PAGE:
For starters, the com­pa­ny did not dis­close the ac­tu­al da­ta. For one 4,300 pa­tient-tri­al, which in­clud­ed the sig­nif­i­cant pop­u­la­tion of dial­y­sis-in­de­pen­dent kid­ney dis­ease pa­tients, Fi­bro­Gen vague­ly said it be­lieved there was no clin­i­cal­ly mean­ing­ful dif­fer­ence in risk of MACE be­tween rox­adu­s­tat and place­bo.”In­vestors in­ter­pret­ed this to mean that the tri­al had failed on the MACE non-in­fe­ri­or­i­ty sta­tis­ti­cal analy­sis, since oth­er­wise why wouldn’t the com­pa­ny have dis­closed that it had met that stan­dard,” SVB’s Leerink’s Ge­of­frey Porges ac­knowl­edged in a note.

Ge­of­frey Porges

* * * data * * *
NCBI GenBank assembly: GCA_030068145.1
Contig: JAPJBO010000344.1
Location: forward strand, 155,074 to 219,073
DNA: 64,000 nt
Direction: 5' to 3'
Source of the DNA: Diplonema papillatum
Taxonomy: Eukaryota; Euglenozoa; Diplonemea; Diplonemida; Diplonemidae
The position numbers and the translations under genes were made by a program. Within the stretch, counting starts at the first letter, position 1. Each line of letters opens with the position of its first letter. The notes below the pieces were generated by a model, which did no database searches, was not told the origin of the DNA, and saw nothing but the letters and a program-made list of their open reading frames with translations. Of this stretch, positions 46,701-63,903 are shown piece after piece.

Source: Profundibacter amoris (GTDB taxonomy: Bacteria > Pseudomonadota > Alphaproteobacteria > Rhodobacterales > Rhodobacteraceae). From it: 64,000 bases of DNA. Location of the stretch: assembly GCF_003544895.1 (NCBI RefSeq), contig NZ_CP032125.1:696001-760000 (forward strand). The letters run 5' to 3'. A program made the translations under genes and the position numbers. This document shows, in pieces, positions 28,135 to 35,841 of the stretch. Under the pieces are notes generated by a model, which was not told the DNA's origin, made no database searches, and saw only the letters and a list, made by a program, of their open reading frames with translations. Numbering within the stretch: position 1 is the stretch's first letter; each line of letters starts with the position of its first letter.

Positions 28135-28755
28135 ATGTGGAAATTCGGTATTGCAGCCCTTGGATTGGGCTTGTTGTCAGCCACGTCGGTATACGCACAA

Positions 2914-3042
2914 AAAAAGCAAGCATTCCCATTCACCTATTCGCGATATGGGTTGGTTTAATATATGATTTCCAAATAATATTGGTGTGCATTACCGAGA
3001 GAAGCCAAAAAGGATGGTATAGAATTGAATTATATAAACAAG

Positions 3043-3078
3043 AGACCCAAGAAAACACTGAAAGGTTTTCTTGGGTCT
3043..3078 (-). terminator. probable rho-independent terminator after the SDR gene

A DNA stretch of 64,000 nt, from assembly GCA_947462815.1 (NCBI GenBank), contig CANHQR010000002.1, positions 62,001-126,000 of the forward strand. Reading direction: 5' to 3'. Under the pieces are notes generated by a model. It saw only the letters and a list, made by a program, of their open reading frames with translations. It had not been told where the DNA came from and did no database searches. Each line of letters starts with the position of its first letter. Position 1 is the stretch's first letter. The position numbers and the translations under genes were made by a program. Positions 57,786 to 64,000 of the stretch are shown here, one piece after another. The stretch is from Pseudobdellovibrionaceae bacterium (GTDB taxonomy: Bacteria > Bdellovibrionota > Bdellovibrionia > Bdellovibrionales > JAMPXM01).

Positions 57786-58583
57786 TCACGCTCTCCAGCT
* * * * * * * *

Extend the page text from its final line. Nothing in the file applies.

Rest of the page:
In Eu­rope, where rox­adu­s­tat is part­nered with Astel­las, the com­pa­nies are held to a dif­fer­ent end­point called MACE+, which Fi­bro­Gen was more forth­com­ing and con­clu­sive­ly pos­i­tive about hit­ting, dur­ing the course of the call. “The re­al­i­ty is that the MACE out­comes ap­pear to have trend­ed sim­i­lar­ly to the pos­i­tive MACE+ out­comes, and roxa’s per­for­mance was not ma­te­ri­al­ly worse in MACE. The dif­fer­ent dis­clo­sure ap­pears to pri­mar­i­ly re­late to the cau­tion of Fi­bro­Gen’s part­ner As­traZeneca about de­clar­ing such an out­come, in the ab­sence of agree­ment with the FDA about the bound­aries for de­clar­ing the two pop­u­la­tions non-in­fe­ri­or,” Porges said.

Norbert Bischofberger. Kronos

Backed by some of the biggest names in biotech, Nor­bert Bischof­berg­er gets his megaround for plat­form tech out of MIT